Purple Line bus rapid transit may stop at Century College
When asked what bus rapid transit service would mean for Century College on the East Subway, Angelia Millender was momentarily speechless.
“Oh my God,” she said. “It would be a game changer.”
Millender, president of the two-year community college in White Bear Lake and Mahtomedi, raised the idea of expanding the BRT purple line with the Metropolitan Council just a few weeks ago. And now, with unprecedented speed in transit planning, the council is considering ending the $475 million line at the college — instead of downtown White Bear Lake, as originally planned.
“It’s unprecedented what we’re doing,” said Craig Lamothe, Purple Line Project Director.
The revamp of the Purple Line, formerly known as the Rush Line, comes as the Met Council builds a network of bus rapid transit lines, intended to complement the region’s light rail service. They are more affordable to build than rail – some operate primarily on guideways or dedicated highways, while others run through traffic. If the Purple Line enters service in 2026, it would be the Twin Cities’ ninth BRT line.
Still, there are some fine details in Century College’s situation. White Bear Lake Town Council last March passed a resolution asking the Met Council to reduce the route of the Purple Line so that it does not fall within its “jurisdictional boundaries”.
The resolution came after naysayers in White Bear Lake claimed the BRT line from downtown St. Paul — decades in the works — would ruin the small-town charm of the lakeside community.
As a result, transit planners banded together and came up with two new alternatives for the line’s northernmost station, the Maplewood Mall Transit Center or a Park & Ride lot in Vadnais Heights.
As planners searched for the best way to access both, Millender said she called Met Council Chairman Charlie Zelle and floated the idea of Century College becoming the terminus of the line. She said transporting around 17,000 students, more than a third of whom are people of color, to her two-year college has long been a challenge.
“Parking lots are often full, students are parking everywhere,” Millender said in an interview last week.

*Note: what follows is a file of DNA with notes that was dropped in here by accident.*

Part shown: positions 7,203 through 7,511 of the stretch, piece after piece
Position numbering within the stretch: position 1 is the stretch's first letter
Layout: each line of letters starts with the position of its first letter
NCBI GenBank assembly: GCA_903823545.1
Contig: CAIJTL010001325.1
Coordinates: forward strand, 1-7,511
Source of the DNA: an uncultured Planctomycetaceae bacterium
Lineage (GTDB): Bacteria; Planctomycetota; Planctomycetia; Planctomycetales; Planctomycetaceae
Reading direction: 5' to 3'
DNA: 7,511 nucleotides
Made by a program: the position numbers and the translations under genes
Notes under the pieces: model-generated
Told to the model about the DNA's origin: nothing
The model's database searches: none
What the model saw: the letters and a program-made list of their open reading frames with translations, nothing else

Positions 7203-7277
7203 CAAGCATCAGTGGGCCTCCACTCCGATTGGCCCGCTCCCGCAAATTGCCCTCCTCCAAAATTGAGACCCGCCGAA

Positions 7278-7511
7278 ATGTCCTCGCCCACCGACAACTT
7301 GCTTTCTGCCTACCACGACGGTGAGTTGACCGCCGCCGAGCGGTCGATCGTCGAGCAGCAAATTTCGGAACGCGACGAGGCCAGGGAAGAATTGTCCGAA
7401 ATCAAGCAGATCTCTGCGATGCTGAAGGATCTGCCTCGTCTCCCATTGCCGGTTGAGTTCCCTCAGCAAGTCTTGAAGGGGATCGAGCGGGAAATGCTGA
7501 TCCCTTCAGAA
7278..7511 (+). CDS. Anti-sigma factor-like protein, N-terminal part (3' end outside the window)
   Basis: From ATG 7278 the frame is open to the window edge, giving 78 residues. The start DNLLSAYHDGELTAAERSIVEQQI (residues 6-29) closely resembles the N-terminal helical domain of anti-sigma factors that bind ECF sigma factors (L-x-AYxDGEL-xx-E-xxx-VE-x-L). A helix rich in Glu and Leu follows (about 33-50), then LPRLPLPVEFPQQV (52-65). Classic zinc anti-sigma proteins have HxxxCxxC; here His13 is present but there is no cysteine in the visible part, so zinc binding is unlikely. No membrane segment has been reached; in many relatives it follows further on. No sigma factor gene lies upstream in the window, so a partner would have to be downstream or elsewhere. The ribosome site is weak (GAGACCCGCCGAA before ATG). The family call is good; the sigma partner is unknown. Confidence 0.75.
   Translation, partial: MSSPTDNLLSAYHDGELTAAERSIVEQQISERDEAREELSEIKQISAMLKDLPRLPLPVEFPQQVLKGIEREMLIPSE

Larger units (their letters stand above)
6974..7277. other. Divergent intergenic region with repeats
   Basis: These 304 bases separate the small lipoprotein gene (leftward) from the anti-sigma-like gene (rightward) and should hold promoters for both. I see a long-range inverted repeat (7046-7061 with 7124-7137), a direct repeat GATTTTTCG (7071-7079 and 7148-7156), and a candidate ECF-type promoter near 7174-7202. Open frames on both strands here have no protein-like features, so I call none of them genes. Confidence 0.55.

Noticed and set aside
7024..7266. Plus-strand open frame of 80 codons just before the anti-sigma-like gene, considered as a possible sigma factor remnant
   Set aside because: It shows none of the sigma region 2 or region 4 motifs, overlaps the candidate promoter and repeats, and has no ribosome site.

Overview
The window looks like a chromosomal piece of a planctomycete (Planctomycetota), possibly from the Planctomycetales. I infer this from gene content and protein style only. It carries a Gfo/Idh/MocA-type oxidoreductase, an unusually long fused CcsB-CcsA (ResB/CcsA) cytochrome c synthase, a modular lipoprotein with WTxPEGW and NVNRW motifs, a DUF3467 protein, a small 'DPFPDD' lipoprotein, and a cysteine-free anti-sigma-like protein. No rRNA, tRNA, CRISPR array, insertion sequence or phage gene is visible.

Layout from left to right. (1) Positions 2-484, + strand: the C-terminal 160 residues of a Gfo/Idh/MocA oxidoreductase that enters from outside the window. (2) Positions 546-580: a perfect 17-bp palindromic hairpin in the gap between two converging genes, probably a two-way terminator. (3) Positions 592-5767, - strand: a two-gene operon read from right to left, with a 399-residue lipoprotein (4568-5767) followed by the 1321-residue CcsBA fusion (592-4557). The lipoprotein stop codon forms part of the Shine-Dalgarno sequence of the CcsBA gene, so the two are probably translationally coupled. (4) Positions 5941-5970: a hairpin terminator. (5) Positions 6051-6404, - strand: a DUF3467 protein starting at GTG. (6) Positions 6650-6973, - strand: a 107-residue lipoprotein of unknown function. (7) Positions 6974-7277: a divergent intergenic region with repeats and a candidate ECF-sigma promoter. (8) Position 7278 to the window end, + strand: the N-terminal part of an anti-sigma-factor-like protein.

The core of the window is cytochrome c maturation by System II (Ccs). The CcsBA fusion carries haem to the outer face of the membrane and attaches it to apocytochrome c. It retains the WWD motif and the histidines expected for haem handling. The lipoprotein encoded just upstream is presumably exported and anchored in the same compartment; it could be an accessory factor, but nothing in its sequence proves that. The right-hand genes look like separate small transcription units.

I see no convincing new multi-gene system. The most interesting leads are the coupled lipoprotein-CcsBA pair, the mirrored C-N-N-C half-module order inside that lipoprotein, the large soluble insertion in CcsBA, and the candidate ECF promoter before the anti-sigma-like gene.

It would also mean that precious downtown White Bear Lake would not be impacted by the Purple Line, since the college is several miles away. There are currently six routes to the college under consideration, including one that would stop at a nearby FedEx facility in Mahtomedi.
Metro Transit’s Route 219 bus currently stops at the college hourly on weekdays, but a BRT line would provide frequent service all day, seven days a week.
The main challenge for the Century College option is persuading White Bear Lake officials to rearrange or rescind their resolution banning the town line. And Vadnais Heights and Maplewood remain solid options for the endpoint of the line.
White Bear Lake Mayor Dan Louismet said last week he supports the anti-Purple Line resolution. The mayor didn’t vote on the issue initially, per the city’s charter, but he championed it.
Councilman Bill Walsh, who also fought to keep the line out of downtown White Bear Lake, said “philosophically, I think [the Century College option] is a good idea, when you think of the thousands of students, employees and professors who come and go there. »
Walsh said the city council needs to discuss the idea further. Similarly, Council member Kevin Edberg said that until the Met Council reaches “a more advanced level of development, I think we should wait and listen”.
But council member Dan Jones, who backs the line, said the college option could be a way “to bring public transport to the northeast metro. It could be a great middle ground.” Council members Heidi Hughes and Steven Engstran did not respond to a request for comment.
The college option could mean Vadnais Heights is dropped from the project. Lamothe notes that there are more than 80 companies, including manufacturing giant HB Fuller and the TCO Sports Garden, en route to the Park & Ride lot that could benefit from public transportation. (The Maplewood Mall Transit Center station would remain in the project anyway.)
In September, an advisory committee will determine which option to choose.